Synecdoche, New York, screenwriter Charlie Kaufman’s directorial debut, has been greeted with cheers from critics and catcalls from moviegoers. The problems start with the title. Most people have no idea what “synecdoche” means or how to pronounce it. Looking it up is not much help. The Oxford English Dictionary defines it as: “a figure [of speech] by which a comprehensive term is used for a less comprehensive or vice versa, as whole for part or part for whole, genus for species or species for genus, etc.” The commentary adds to the confusion: “Formerly sometimes used loosely or vaguely, and not infrequently misexplained.” No matter. Most critics did not explain it anyway, emphasizing instead its pronunciation—si-nek-duh-kee—which sort of rhymes with Schenectady (sken-eck-duh-dee), where the film “seems” to be set. They outdid each other, too, in their praise of the film, while being surprisingly candid about their inability to explain it. Roger Ebert called it “Joycean,” with the richness of literature. He enthused, “it’s about you. Whoever you are,” even though he conceded that he had not fully understood it. As for the ambiguity of the title, he advised readers to “get over it.”

But audiences baffled by the title or confused by the film’s convoluted timeline and the bewildering duplication of characters may indeed wonder what Kaufman intended to communicate. And unlike Roger Ebert, lots of people cannot enjoy a film they do not understand, particularly when it is supposed to be about them. When I went to see the movie a second time, the theater was almost empty. Apparently the thumbs-down-I-don’t-get-it crowd had, by word of mouth, defeated critical opinion. If Kaufman cannot make it in Cambridge, Massachusetts, he is unlikely to make it anywhere—a conjecture confirmed by national box office reports.

Too bad. The critical praise is at least partly deserved. Synecdoche is an uncompromisingly ambitious and intellectually challenging film, even if not a masterpiece. Kaufman set out to create a work like Fellini’s 8 1/2, or Bergman’s Persona, films that captivate audiences without compromising the director’s vision. Susan Sontag described Bergman’s achievement in Persona as setting the movie not in the real world but in “the mental universe.” The same might be said of 8 1/2, which grew out of Fellini’s Jungian analysis. Unfortunately, where the effort to evoke the mysteries of the human condition succeeded in Bergman’s and Fellini’s films, it can feel like intentional obscurantism in Kaufman’s.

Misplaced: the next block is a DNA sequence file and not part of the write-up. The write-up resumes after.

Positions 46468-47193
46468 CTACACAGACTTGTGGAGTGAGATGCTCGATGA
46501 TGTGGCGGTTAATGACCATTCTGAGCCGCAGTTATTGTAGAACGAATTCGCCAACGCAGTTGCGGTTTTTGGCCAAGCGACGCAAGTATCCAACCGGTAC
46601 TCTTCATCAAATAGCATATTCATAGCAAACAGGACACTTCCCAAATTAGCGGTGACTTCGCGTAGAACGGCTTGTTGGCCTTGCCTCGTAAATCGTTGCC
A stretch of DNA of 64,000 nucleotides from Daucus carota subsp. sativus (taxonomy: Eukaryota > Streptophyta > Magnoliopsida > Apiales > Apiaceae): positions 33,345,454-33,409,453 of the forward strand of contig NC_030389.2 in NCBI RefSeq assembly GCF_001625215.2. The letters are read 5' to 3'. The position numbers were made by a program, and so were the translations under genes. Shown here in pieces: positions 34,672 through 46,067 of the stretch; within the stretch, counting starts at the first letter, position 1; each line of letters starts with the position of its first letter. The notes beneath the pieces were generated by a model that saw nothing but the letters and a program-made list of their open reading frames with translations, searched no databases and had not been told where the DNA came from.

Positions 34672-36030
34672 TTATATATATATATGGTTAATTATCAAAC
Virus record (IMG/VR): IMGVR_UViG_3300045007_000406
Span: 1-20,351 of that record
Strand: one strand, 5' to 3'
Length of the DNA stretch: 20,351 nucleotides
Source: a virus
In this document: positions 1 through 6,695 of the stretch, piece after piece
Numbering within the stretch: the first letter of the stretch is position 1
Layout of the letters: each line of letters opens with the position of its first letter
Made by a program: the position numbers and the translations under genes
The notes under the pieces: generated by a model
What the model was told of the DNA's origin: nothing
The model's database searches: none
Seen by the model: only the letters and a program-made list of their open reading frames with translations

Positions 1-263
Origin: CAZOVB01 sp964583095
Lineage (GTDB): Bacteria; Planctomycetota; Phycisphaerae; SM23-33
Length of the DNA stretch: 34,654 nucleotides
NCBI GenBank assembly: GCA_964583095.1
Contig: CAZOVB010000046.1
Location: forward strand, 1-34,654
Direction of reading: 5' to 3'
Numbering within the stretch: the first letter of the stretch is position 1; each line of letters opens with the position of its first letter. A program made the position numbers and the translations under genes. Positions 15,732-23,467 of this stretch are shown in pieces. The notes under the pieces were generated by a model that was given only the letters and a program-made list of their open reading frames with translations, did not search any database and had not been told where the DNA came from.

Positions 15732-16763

If Kaufman cannot make it in Cambridge, Massachusetts, he is unlikely to make it anywhere.

Synecdoche is not, in fact, set in Schenectady but in Kaufman’s twenty-first century version of the mental universe, where we witness the consciousness of the protagonist Caden Cotard (portrayed brilliantly by Philip Seymour Hoffman, who can apparently meet any challenge), Kaufman’s alter ego, as it experiences the world. Our task, and it is a task, is like trying to understand what is going on in Stephen Dedalus’s mind as he walks along the Sandymount Strand, reflecting on family, nation, Catholicism, death, Hamlet, and the ineluctable modality of the visible and the audible. Caden Cotard’s consciousness is, unsurprisingly, far less interesting than Stephen Dedalus’ mind.

Kaufman has a reputation in Hollywood for quirky, touching, and sometimes hilarious screenplays that are part theater of the absurd and part neuroscience fiction. Being John Malkovich (1999) and Eternal Sunshine of the Spotless Mind (2004) are the best examples. If Bergman and Fellini were Jungians, Kaufman is apparently a devotee of Oliver Sacks.

In Malkovich Kaufman explored what it would be like to inhabit the mind of another person; it was a cinematic, tongue-in-cheek approximation of the philosophical hypothetical about human identity: who would you be if your brain could be transplanted into another person’s body? In Sunshine he took on the relation between the self and memory. Who would you be if your unhappy memories could be erased? These neuroscience/philosophy-of-mind puzzlers were central to the conception of Kaufman’s screenplays, and yet under the direction of Spike Jonze and Michel Gondry (who also worked on the scripts) respectively, audiences could identify with the characters; the narrative, though absurd, was accessible. The films were critical and commercial successes. Kaufman, with his collaborators Gondry and Pierre Bismuth, earned the Oscar for best original screenplay for Sunshine.